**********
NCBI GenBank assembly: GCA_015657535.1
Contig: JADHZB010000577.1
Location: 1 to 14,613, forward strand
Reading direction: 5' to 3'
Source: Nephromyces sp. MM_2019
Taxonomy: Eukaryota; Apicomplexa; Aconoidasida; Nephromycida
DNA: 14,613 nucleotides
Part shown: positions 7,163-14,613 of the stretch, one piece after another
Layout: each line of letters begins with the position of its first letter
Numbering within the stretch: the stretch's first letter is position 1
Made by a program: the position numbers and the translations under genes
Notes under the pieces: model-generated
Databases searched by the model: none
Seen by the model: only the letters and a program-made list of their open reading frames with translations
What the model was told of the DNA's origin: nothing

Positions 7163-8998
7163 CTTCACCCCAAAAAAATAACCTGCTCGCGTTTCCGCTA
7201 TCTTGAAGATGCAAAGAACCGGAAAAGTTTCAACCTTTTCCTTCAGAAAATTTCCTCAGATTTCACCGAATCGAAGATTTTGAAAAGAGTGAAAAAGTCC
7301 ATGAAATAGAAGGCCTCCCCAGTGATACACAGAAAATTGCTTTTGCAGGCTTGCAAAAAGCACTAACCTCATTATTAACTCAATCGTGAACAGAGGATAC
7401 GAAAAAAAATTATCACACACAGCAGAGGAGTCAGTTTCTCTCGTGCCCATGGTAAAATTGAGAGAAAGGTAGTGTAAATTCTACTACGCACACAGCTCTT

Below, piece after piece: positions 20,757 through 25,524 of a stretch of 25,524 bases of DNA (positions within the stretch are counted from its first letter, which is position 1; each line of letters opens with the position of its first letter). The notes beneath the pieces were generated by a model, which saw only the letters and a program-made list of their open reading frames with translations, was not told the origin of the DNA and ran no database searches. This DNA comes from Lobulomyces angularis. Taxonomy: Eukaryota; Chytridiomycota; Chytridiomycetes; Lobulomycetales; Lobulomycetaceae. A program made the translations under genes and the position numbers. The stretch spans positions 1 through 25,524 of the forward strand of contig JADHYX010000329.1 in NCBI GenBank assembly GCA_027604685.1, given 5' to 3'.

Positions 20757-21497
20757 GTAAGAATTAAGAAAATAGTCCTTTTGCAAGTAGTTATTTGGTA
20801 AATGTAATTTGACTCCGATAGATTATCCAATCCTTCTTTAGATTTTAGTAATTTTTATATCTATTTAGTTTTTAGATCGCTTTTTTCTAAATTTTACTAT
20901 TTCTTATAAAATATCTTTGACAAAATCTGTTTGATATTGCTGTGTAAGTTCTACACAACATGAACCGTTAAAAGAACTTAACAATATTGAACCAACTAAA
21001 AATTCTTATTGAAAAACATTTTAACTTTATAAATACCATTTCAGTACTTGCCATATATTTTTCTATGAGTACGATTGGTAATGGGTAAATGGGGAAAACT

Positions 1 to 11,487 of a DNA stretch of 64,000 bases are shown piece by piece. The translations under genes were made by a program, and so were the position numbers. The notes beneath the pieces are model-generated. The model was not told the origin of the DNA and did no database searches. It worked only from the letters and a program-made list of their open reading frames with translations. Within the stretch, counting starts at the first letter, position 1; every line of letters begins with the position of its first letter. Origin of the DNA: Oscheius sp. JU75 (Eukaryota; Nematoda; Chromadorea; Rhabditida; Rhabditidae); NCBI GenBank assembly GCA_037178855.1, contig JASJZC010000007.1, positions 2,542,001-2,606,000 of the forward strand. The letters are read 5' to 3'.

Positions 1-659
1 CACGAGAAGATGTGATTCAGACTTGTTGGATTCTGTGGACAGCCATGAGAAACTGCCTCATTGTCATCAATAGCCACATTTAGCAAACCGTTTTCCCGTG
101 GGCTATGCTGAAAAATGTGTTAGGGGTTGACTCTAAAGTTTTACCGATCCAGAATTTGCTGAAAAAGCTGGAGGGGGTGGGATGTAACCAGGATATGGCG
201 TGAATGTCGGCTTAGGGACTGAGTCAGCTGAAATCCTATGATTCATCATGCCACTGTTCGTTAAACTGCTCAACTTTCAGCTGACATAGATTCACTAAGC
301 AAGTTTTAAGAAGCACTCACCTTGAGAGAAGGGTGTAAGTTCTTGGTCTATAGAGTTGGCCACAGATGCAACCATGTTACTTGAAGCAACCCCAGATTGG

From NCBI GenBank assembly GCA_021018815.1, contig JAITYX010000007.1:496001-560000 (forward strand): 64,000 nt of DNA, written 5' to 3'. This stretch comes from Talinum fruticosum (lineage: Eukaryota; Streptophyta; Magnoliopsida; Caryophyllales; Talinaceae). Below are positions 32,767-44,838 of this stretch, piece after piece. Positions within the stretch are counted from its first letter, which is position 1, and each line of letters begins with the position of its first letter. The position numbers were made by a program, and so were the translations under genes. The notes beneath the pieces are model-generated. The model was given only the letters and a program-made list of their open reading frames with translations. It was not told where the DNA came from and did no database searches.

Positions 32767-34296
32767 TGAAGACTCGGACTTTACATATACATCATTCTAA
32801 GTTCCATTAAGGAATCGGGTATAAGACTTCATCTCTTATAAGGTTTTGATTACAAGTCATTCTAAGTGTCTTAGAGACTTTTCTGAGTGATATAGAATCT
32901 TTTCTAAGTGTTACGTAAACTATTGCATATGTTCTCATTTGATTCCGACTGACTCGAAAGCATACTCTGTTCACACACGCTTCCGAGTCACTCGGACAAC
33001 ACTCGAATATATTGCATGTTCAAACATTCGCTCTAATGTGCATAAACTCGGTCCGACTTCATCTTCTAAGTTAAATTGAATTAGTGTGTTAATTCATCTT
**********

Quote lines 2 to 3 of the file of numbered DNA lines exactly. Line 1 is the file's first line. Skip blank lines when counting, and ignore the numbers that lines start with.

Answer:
Contig: JADHZB010000577.1
Location: 1 to 14,613, forward strand